The Music of Meade Lux Lewis
a developing article by John Tennison, MD March 12, 2012
I have a lot of thoughts about Meade Lux Lewis that I would eventually like to incorporate into this article.
For now, I simple want to quote two people: Axel Zwingenberger, Boogie Woogie artist and historian; and John Edward Hasse, Smithsonian Curator, Division of Culture and the Arts, NMAH.
Ascona Jazz Festival in Switzerland,
Judy Carmichael interviewed Axel Zwingenberger and Lila Ammons for Carmichael's
public radio program, "Jazz Inspired."
When speaking about Albert Ammons, Meade Lux Lewis, and Pete Johnson, Zwingenberger stated the following during beginning in the 40th minute of the interview:
"And Albert Ammons, out of the three, as I said, had a very rich and full tone. And Meade Lux Lewis also had a rich and full tone, but he liked to play more dissonant clusters to it. He had a whole harmonic conception of his own, very chromatically done. He had the most aggressive sound of the three of them, first of all, due to these kind of dissonances that he played, but also in his way of attacking the keyboard. Pete Johnson, who was from Kansas City, had the most splendid tone of them, very sharp in a way. And he like to have a lot of transparency in his playing."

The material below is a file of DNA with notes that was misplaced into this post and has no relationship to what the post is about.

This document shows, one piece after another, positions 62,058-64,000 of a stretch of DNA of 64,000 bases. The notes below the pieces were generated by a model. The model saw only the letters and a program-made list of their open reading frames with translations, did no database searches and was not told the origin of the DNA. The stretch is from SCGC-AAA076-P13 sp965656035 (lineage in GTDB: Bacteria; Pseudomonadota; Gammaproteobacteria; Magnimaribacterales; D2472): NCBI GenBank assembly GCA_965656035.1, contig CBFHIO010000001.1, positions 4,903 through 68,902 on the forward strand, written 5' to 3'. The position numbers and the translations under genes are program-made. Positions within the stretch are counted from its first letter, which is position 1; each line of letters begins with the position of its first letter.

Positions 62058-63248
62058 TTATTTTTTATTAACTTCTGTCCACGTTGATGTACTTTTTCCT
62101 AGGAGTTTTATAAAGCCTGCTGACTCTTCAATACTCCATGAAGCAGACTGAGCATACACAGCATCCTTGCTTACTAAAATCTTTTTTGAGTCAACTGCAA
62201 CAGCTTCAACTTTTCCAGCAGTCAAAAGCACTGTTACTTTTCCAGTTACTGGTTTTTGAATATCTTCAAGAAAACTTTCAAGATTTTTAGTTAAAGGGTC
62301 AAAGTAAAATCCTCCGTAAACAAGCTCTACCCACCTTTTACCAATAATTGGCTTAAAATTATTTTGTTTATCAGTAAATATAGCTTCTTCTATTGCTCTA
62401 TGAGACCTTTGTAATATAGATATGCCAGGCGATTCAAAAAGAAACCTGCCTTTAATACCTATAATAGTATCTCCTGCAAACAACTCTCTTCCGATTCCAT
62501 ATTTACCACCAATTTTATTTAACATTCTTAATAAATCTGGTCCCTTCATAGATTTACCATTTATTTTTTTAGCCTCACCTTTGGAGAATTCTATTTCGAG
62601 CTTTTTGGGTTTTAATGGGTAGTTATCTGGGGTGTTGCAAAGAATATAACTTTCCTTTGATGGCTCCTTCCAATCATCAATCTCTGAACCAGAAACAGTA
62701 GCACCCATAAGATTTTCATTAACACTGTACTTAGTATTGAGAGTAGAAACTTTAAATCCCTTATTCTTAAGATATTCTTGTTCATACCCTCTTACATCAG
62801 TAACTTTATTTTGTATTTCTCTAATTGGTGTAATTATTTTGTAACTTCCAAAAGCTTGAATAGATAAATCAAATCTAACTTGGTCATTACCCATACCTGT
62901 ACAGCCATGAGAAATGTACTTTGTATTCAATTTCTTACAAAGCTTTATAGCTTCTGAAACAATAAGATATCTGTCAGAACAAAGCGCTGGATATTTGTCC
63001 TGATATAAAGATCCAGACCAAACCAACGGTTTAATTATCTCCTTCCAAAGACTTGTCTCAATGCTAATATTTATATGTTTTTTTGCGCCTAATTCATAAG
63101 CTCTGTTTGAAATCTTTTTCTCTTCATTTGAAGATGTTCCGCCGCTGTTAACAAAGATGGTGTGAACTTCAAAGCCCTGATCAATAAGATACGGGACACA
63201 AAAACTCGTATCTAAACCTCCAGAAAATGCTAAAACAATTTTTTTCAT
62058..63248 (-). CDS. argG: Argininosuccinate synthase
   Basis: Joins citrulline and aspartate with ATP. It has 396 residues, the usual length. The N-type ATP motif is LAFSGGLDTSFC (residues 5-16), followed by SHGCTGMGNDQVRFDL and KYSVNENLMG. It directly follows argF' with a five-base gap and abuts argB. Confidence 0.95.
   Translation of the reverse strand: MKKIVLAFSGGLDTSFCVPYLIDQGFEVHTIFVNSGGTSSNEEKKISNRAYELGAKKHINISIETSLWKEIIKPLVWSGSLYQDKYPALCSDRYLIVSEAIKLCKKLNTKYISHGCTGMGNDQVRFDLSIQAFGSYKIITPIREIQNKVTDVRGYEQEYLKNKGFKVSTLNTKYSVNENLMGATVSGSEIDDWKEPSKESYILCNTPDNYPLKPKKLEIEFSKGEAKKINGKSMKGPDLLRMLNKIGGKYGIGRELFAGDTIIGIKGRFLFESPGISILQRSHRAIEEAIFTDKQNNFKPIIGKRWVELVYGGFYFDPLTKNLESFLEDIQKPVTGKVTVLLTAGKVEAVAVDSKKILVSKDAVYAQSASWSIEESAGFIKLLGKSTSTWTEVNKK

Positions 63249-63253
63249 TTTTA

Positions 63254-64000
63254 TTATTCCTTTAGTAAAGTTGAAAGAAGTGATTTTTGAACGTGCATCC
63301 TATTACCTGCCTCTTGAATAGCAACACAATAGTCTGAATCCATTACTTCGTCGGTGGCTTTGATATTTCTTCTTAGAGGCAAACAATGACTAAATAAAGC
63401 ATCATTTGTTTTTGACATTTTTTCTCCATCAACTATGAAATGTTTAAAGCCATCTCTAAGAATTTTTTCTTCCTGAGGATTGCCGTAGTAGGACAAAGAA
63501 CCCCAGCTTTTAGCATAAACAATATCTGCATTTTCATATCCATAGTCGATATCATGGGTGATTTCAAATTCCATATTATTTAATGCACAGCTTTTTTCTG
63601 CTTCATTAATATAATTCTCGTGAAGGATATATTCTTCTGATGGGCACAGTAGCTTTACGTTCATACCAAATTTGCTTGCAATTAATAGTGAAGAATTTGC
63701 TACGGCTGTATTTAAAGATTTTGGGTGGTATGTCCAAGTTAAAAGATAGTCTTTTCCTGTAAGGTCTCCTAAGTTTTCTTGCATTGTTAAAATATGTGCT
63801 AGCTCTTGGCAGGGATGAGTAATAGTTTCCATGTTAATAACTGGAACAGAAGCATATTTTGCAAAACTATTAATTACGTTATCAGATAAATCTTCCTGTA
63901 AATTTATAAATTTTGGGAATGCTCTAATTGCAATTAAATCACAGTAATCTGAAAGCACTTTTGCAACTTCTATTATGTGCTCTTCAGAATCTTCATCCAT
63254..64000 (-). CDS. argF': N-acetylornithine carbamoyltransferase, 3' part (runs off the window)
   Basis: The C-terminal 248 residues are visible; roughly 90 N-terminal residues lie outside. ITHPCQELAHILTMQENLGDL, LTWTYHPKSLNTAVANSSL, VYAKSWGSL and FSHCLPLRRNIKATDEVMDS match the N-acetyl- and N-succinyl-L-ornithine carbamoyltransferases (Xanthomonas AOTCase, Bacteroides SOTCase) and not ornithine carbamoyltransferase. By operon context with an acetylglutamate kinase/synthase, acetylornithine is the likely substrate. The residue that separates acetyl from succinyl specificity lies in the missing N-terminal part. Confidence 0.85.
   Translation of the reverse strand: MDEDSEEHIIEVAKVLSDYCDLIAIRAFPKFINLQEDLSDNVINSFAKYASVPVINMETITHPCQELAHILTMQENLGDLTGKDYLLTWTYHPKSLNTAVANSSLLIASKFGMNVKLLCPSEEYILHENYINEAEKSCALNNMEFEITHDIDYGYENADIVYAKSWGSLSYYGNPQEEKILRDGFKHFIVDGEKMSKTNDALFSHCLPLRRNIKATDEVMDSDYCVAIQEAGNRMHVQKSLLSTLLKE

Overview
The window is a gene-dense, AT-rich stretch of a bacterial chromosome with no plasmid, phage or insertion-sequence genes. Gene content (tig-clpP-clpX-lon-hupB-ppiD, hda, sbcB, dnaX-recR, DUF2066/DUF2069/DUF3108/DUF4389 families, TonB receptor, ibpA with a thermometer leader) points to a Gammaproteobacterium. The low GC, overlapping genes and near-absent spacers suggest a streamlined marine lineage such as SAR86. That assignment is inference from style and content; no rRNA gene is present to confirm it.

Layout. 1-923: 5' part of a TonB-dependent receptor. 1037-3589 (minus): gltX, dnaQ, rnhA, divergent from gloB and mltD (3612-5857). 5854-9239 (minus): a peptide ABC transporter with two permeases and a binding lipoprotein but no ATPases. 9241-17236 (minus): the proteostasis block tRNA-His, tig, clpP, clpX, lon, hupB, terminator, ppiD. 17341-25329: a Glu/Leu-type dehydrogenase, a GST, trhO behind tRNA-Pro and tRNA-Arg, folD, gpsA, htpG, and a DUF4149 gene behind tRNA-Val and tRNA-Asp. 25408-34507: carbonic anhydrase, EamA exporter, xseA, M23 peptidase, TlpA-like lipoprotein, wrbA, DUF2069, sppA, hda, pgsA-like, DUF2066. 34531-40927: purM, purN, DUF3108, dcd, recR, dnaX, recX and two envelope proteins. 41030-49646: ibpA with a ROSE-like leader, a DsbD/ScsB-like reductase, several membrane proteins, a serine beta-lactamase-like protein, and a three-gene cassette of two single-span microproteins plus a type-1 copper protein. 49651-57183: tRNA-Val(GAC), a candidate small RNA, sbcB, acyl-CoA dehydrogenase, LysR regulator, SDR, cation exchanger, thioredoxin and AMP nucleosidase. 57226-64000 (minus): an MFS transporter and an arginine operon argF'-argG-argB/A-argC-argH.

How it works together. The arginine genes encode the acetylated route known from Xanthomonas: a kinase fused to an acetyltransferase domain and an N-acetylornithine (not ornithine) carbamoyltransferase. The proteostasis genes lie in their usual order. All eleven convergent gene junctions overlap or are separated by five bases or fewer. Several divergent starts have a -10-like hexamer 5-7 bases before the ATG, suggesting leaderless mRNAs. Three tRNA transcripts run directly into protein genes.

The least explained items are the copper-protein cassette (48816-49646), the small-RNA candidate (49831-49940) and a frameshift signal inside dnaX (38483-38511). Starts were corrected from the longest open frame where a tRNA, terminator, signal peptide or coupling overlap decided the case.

In his YouTube video titled "Let's Boogie:
History of Boogie-Woogie Music," John Edward Hasse said the following about
Boogie Woogie and Mead Lux Lewis:
"It's so improvisational and so virtuosic -- difficult to play -- that jazz has claimed it as its own as well. You can hear Boogie figures in Rock and Roll. You can hear it in some country music. It's influenced a number of other kinds of American Music. The greatest master of this style, the most complex of all the pianists, was named Meade Lux Lewis. And he could go on for 40 minutes on one number -- say his trademark piece, "Honky Tonk Train Blues." This piece imitated a freight train rumbling by some dive or barrelhouse or juke joint, and just mesmerized everybody within earshot. What made Boogie distinctive and what made it work was the tension between the two different roles of the right and left hand. You had the rolling figure in the left hand. And you had various figures going on in the right that were completely different. And the contrast and the discord made Boogie exciting."